There was less than half an hour to throw-in when word first began to spread that all was not well in the Monaghan camp and that a bizarre situation had emerged with regard to who would start between the posts.
Regular stopper, Shane Duffy, had been hampered by a quad injury all week and the Magheraclone keeper was finally ruled out at tea-time on Saturday evening, which is when the story really got interesting.
Rather than promote his back-up, Sean Gorman, to the number one jersey, McEnaney decided to go with full-back Darren Hughes who had played in the position during his time with the county minors.
Hughes was informed of the choice that night, as were John Paul Mone and Eoin Lennon whose roles yesterday were altered as a result of the switch.
Apparently, Gorman received no such call.
It was reported that the Ballybay keeper refused to travel to Belfast when informed of the news at the team’s gathering in Monaghan yesterday morning but McEnaney pleaded the fifth when asked for definitive details.
“It was the most difficult decision I ever had to make in my life,” said ‘Banty’. “Not about Darren Hughes, but about our sub goalkeeper Sean Gorman.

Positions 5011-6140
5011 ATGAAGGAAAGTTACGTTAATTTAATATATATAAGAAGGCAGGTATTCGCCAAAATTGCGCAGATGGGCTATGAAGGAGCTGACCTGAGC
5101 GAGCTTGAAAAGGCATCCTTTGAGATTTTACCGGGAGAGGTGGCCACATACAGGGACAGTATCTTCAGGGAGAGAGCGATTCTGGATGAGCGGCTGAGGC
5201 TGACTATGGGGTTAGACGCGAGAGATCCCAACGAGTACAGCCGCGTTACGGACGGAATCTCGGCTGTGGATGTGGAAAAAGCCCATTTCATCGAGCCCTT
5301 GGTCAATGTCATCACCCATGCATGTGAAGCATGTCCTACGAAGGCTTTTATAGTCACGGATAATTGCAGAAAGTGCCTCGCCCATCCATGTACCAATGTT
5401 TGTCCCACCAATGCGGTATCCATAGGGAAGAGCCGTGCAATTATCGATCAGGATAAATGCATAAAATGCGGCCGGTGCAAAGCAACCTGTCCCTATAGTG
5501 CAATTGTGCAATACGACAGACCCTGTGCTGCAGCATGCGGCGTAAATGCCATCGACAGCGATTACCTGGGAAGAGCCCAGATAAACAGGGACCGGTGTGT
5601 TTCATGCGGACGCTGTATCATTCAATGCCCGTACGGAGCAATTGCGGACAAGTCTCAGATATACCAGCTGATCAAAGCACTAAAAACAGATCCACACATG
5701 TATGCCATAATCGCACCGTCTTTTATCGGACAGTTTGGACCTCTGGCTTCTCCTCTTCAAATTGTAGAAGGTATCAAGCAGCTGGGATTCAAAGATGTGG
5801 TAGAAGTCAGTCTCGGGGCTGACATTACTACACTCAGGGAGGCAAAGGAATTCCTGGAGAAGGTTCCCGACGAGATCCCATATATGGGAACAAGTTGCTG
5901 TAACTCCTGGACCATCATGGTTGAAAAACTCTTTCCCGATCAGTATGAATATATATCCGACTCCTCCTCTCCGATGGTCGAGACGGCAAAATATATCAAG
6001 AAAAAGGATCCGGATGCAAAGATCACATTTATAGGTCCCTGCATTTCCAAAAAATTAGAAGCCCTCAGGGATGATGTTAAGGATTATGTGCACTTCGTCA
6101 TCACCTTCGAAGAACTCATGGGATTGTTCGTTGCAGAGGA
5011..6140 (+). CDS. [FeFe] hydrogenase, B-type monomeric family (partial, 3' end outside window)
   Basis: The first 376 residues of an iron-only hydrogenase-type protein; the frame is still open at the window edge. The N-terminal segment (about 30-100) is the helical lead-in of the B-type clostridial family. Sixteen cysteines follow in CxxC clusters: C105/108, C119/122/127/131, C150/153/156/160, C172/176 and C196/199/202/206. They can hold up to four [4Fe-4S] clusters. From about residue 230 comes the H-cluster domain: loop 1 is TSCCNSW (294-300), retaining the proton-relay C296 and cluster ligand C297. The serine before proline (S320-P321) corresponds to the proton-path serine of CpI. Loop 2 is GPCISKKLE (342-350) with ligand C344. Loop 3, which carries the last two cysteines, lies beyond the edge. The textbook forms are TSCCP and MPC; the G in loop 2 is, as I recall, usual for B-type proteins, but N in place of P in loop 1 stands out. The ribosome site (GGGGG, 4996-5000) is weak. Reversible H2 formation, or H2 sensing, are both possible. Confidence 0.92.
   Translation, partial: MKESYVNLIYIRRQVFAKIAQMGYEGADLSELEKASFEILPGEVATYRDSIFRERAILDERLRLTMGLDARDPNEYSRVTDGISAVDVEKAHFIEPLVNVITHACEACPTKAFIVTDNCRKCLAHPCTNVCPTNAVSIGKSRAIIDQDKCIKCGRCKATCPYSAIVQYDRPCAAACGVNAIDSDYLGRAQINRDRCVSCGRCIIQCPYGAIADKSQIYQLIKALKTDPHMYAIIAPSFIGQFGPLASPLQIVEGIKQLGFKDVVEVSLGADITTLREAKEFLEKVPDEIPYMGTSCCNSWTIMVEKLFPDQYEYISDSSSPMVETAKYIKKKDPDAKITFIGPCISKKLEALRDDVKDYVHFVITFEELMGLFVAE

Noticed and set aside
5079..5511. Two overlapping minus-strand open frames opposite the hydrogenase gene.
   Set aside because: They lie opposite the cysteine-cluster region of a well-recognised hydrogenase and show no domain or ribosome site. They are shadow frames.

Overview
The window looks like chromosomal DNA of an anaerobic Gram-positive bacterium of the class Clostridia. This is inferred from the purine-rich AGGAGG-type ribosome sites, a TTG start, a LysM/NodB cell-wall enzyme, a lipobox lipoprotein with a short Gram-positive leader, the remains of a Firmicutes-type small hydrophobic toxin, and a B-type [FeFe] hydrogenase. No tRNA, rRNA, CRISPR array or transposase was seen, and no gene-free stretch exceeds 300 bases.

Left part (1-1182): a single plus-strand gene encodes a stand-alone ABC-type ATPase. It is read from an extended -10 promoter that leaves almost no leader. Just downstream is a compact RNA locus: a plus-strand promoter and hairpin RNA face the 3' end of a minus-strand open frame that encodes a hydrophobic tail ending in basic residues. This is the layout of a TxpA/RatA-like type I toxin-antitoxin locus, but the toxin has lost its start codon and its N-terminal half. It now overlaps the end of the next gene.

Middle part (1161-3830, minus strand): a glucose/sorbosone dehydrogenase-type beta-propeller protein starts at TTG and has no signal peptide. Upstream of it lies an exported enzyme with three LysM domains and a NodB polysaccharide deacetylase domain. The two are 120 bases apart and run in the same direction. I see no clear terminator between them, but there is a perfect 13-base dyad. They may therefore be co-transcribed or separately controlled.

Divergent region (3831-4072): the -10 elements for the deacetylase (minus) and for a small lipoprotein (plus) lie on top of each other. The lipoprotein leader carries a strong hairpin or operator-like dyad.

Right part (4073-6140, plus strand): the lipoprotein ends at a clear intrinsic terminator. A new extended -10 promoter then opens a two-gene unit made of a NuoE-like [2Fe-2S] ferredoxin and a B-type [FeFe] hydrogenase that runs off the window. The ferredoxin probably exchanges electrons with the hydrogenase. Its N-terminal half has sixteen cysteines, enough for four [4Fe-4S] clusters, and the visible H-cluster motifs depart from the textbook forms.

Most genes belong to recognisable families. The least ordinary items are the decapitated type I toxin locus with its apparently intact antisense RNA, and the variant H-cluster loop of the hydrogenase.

“That’s life but, unfortunately, these are things you have to do.”
It was a bizarre situation and there were suggestions later that Gorman’s clubmate Paul Finlay had considered making himself unavailable for the game in protest at the decision.
Finlay rejected that line of inquiry when it was put to him after a game in which he contributed seven points but he did admit to being taken aback by the manner in which Gorman was overlooked.
“I have to make a special word for my club mate there today,” said the centre-forward. “It was a really tough decision for the management and nobody likes to make those decisions. I was absolutely gutted for Sean. It took me a good hour to get over what happened and I really feel for him and I hope Sean can come back from this and maybe be back training with us on Tuesday night.
“We got it right here today and, no matter what our personal differences are, we have to look at what is right for the team. That was an experience that we don’t want to happen again but, listen, we move on.”
Yesterday’s performance was by far and away the most complete in the Ulster Championship this summer and, with Cavan or Fermanagh facing them next, Monaghan will be expected to make the final at the very least.
“Monaghan are an experienced, hardened team,” said Armagh manager Paddy O’Rourke. “They have very good players and we knew that. I wasn’t trying to fool anybody when I said that they probably had as good forwards as any team. I see no reason why Monaghan should not go on and win the Ulster title. I expect that is what they will do.”
As for Armagh? Well, defeat would have been hard enough in itself but the manner and margin of this reversal leaves O’Rourke behind the black ball in his first season at the helm. Redemption will have to come in the qualifiers.
“Whether you get beaten by one point or beaten by 12 it is very disappointing. We are probably not a team known for conceding big scores like we did today. We are bitterly disappointed and we will go away and see why we did that and hopefully we will not repeat it.”